Bayelsa State Governor, Douye Diri, has canvassed for legislation to check the menace of vote-buying as part of measures to safeguard the country’s electoral system.
Senator Diri stated this at his country home, Sampou, in Kolokuma/Opokuma local government area when his predecessor and Senator representing Bayelsa West, Chief Seriake Dickson, paid him a visit to formally congratulate him on his re-election for a second term.
In a statement, chief press secretary to the governor, Daniel Alabrah, said the governor condemned the act of vote-buying, describing the development as part of the country’s electoral process that was faulty.
He called on stakeholders to work collectively in addressing the menace in order to prevent politicians that do not mean well for the state to hijack the process.
His words: “For me, that is part of our electoral process that is very faulty. I like to urge our leaders, especially those that are in the National Assembly, to propose a bill that can solve this problem of vote-buying because it is becoming a very big problem here in Bayelsa State.
“So we all need to put our minds together to see how we can address this issue because that is the only way we can prevent politicians who do not mean well for the state from having access to political power.”
Diri thanked Bayelsans for renewing his mandate to serve them for another four years.
In his remarks, Senator Seriake Dickson said he led a delegation of the Bayelsa West Senatorial District to congratulate Diri on his well-deserved victory.
He noted that in securing a second term, the governor has four more years of stability to consolidate on his development agenda for the state.
According to Dickson, “just as the people of Sagbama-Ekeremor senatorial district supported you in 2019 election, they did it again this time and they are still assuring you of their support in this fresh mandate.
“There is high expectations from the people and we know and trust that you will bring it about. You have taken the road to Ekeremor and we also expect that you will start the road to Agge. Power means nothing if it does not bring about development, peace and prosperity.”
Also on Tuesday night, during a live Channels Television political programme, the re-elected Bayelsa governor applauded the Independent National Electoral Commission (INEC) for cancelling and rejecting questionable ballot figures earlier returned for Nembe local government area in Saturday’s poll.
Diri lauded the electoral umpire for insisting on the use of the Bimodal Voter Accreditation System (BVAS) to protect the integrity of the election.
He said the BVAS device was fully deployed during the election just as there was prompt distribution of sensitive and non sensitive materials across the state.
He said: “The electoral umpire did well and l want to believe that this is one of the best elections it has conducted where the BVAS was brought to full test and we saw that wherever it was bypassed, all parties were scored zero.”
Making reference to Nembe-Bassambiri community where the BVAS was bypassed, he said INEC entered zero votes for such areas.
The state’s helmsman noted that while the conduct of the election could be adjudged to be free, fair and transparent, it however was not perfect as it was human effort.
Comparing the conduct of the elections in Bayelsa to Kogi and Imo states, the governor noted that the terrain of Bayelsa was totally different from the two other states and attributed the delay in releasing results to the state’s difficult terrain.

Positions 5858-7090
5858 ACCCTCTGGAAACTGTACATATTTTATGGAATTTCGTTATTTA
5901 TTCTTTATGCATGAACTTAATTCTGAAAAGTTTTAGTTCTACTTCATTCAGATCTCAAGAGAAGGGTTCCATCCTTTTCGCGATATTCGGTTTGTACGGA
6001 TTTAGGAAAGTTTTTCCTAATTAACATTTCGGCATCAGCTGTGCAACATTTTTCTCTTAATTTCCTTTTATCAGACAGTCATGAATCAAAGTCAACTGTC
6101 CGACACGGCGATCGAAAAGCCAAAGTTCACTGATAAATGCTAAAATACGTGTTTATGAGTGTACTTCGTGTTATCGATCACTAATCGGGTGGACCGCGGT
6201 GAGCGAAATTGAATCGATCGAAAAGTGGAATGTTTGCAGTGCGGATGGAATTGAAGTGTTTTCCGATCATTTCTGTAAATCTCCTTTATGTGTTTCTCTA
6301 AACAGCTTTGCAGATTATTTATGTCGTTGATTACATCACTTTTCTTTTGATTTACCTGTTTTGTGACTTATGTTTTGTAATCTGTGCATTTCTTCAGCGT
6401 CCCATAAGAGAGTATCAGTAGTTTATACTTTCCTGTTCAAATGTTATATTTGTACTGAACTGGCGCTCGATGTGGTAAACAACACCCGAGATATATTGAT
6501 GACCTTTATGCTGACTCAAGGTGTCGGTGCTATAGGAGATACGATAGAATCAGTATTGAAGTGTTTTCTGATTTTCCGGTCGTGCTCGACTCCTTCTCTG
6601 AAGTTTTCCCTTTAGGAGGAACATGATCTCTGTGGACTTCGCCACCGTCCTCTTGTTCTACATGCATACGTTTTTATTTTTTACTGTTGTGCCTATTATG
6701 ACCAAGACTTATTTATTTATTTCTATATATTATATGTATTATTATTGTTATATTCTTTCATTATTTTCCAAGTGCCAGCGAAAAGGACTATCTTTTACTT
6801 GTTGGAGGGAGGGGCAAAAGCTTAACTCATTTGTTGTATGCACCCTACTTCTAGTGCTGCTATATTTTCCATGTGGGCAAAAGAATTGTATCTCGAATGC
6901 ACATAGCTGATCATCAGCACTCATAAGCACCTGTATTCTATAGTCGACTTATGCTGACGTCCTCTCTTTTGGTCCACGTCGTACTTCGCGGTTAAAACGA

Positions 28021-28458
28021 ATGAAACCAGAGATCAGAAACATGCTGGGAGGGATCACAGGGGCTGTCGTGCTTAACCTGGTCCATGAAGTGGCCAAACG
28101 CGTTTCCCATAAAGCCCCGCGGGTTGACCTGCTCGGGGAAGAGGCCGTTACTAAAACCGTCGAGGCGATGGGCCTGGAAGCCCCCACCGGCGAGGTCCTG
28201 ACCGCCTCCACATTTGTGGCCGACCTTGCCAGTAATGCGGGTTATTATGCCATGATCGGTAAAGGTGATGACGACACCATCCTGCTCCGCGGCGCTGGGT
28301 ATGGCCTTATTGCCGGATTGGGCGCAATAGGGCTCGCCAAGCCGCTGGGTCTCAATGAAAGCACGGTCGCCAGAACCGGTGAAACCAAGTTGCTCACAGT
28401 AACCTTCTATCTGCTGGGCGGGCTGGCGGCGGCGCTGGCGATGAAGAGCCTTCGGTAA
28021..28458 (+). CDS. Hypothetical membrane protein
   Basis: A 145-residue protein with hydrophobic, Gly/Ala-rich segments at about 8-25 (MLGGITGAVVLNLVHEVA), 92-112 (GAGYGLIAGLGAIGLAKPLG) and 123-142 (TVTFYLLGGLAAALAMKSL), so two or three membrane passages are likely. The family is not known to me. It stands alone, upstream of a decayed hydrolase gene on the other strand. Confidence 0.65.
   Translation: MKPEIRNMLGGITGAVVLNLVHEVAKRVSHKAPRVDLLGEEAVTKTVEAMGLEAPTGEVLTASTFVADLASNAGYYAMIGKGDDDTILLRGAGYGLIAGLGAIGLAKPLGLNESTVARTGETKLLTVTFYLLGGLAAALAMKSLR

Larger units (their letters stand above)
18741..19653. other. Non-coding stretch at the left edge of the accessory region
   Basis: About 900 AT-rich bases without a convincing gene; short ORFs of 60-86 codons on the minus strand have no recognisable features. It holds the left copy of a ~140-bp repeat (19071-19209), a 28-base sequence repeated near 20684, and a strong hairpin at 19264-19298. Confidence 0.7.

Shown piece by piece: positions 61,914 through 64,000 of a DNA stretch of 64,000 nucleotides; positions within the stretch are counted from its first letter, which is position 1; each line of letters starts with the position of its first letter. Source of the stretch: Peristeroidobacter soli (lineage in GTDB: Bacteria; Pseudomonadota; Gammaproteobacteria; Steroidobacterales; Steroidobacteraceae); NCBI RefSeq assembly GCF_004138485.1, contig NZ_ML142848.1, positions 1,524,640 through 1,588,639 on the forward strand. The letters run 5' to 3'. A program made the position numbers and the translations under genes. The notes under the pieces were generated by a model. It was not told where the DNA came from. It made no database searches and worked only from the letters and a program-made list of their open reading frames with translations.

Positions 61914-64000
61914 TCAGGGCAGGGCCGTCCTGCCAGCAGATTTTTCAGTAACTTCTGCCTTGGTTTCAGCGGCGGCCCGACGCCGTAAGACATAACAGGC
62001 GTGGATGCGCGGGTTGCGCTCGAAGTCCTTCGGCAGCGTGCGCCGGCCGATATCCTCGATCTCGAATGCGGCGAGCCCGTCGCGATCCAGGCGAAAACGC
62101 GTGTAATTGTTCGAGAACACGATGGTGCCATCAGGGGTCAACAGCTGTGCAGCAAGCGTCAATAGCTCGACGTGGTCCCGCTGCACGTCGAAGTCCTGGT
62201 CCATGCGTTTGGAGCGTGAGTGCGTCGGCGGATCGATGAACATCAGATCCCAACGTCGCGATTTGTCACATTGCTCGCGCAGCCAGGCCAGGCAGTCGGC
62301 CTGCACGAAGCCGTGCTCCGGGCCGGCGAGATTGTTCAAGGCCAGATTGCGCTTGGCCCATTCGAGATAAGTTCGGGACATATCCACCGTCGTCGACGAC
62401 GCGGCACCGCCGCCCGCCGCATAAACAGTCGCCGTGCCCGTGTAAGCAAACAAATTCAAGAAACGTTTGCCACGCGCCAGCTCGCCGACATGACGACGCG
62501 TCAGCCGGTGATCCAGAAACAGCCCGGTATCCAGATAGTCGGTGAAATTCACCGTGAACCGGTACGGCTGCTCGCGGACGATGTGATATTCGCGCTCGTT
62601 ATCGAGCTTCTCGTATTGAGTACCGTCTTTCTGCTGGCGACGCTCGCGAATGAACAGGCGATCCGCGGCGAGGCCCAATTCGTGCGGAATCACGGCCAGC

“When there was hue and cry over the delay in releasing results, we understood that it was not that easy for election to be conducted and results stream in the way they could have in Kogi and Imo states.”
He also exonerated INEC from the violence and hijack of election materials that occurred in Bassambiri, stressing that the politicians were to blame.
“Rather than accusing the electoral umpire, l think that the politicians in Bayelsa should be accused. For instance, l just gave you an example of Bassambiri and the history of what happened there before the election.
“It is a place where my party’s supporters were chased out of the community, including the Commissioner for Justice and Attorney-General who is a Senior Advocate of Nigeria. We tried to bring them back a day to the election but over 500 of them were prevented from entering the community.
“The intention was to ensure that no other party apart from APC went in there, which they succeeded and that led to the bypass of the BVAS so they can bring in voodoo votes from that part of the state.
“At the end of the day, everywhere you had proper voting, the votes that trickled in were in their very few numbers. But in Nembe-Bassambiri where BVAS was bypassed and there was no election, you saw figures of over 40,000 votes. The same applied to Okpoama in Brass local government area where the candidate of the APC comes from and you also had issues of violence and killing of a young PDP supporter recorded.
“So the issue is not much with the electoral commission but with the character of the kind of people l saw as my opponent in this election.”
When asked if he would extend a hand of fellowship to those who contested with him, Diri said: “I will extend my hand of fellowship to all those who contested with me. My maxim from day one when l took over the reins of power is, to show love where there is hatred and to give light where there is darkness.
“But l will not reach out to murderers. l will not reach out to very violent people. There must be a mindset to move away from the violence and murderous attitude of Timipre Sylva and those around him.”
On why he ran for a second term, Diri explained that he wanted to prove wrong critics that said he was a Supreme Court-made governor and that he could not win election in the state.